# Sliding Block

Gold Member
http://img297.imageshack.us/img297/1518/88977091un0.gif [Broken]

I managed to derive a solution, however, it doesnt seem to give me the correct answer. Here is what i did:

I first defined my positive x axis to go down the slope and my positive y axis to be upward and normal to the slope. The forces acting on the block before it hits the spring are:

$$\begin{array}{l} \overrightarrow W = \left( {\begin{array}{*{20}c} {mg\sin \theta } \\ { - mg\cos \theta } \\ \end{array}} \right) \\ \overrightarrow N = \left( {\begin{array}{*{20}c} 0 \\ {mg\cos \theta } \\ \end{array}} \right) \\ \overrightarrow F = - \mu _k \left| {\overrightarrow N } \right|\frac{{\overrightarrow v }}{{\left| {\overrightarrow v } \right|}} = \left( {\begin{array}{*{20}c} { - \mu _k mg\cos \theta } \\ 0 \\ \end{array}} \right) \\ \end{array}$$

Where W is the weight, F is the kinetic friction and N is the normal force.

As it moves down the slope and compresses the spring, it will lost gravitational potential energy, gain elastic potential energy, lose kinetic energy and lose energy due to friction.

$$\begin{array}{l} \Delta V_g = mg\Delta h = - mg(\Delta x + \delta )\sin \theta \\ \Delta V_e = \frac{1}{2}k\Delta (x^2 ) = \frac{1}{2}k(\Delta x)^2 \\ \Delta T = - \frac{1}{2}mv^2 \\ W_{friction} = - \mu _k mg(\delta + \Delta x)\cos \theta \\ \end{array}$$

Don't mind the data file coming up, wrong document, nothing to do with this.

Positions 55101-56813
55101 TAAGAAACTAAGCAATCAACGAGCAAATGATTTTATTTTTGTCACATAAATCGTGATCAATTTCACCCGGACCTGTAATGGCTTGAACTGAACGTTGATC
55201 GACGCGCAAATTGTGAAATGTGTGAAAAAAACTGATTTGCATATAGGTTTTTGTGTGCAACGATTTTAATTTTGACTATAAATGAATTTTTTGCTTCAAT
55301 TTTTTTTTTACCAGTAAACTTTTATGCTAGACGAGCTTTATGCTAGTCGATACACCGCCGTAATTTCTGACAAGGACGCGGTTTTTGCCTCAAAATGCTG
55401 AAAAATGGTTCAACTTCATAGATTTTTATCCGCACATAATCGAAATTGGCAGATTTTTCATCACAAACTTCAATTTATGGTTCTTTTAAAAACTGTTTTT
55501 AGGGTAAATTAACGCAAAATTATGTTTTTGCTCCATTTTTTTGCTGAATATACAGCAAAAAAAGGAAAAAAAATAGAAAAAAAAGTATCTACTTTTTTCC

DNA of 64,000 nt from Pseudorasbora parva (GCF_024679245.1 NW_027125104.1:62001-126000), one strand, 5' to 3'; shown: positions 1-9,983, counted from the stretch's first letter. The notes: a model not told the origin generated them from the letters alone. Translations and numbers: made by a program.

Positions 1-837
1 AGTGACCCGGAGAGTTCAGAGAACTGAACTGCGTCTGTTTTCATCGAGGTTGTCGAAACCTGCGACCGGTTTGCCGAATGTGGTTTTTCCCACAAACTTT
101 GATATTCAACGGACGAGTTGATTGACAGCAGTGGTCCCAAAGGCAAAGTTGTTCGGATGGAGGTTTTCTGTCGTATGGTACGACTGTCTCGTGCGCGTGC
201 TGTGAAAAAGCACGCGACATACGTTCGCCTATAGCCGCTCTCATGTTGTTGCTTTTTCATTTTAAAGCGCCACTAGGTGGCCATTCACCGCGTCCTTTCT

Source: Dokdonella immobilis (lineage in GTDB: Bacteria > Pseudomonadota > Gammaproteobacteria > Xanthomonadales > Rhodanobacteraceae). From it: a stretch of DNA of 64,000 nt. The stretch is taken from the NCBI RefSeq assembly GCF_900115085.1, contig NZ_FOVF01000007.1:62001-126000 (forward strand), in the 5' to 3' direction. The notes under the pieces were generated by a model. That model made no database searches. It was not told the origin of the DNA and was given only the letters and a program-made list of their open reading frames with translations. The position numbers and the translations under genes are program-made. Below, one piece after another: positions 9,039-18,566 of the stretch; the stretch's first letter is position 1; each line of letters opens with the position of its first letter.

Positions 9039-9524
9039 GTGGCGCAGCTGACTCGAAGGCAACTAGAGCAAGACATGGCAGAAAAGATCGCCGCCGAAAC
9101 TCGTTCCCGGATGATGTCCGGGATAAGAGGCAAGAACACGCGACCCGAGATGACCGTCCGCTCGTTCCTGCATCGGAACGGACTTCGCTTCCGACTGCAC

Where Vg/e are the gravitational/elastic potential energies, T is the kinetic energy and Wfriction is the work done by the friction on the block i.e. energy lost due to friction. Delta x is the compression of the spring, so delta x + delta is the total distance down the slope wich the block will move.

Since energy is conserved within the system:

$$W_{friction} = \Delta T + \Delta V_g + \Delta V_e$$

Substituting my expressions for the different energies into this gives me a quadratic equation in delta x, which has the following solution:

$$\begin{array}{l} \Delta x = \frac{{ - B \pm \sqrt {B^2 - 4AC} }}{{2A}} \\ \\ A = 0.5k \\ B = mg(\mu _k \cos \theta - \sin \theta ) \\ C = mg\delta (\mu _k \cos \theta - \sin \theta ) - 0.5mv^2 \\ \end{array}$$

Anyone see if im doing anything wrong?

Dan.

Last edited by a moderator:

Gold Member
Plugging my values into my solution i get -0.256 and 0.286. I would think that id take the latter as my solution since ive treated delta x as a positive quantity through out the derivation of my solution.

alphysicist
Homework Helper
Hi danago,

That looks right to me; the positive solution would be the answer you wanted for this problem.

Gold Member
Thanks for the reply The working just got a little messy so i thought perhaps i had made an algebraic error, but i guess the solution given to me could always be at fault.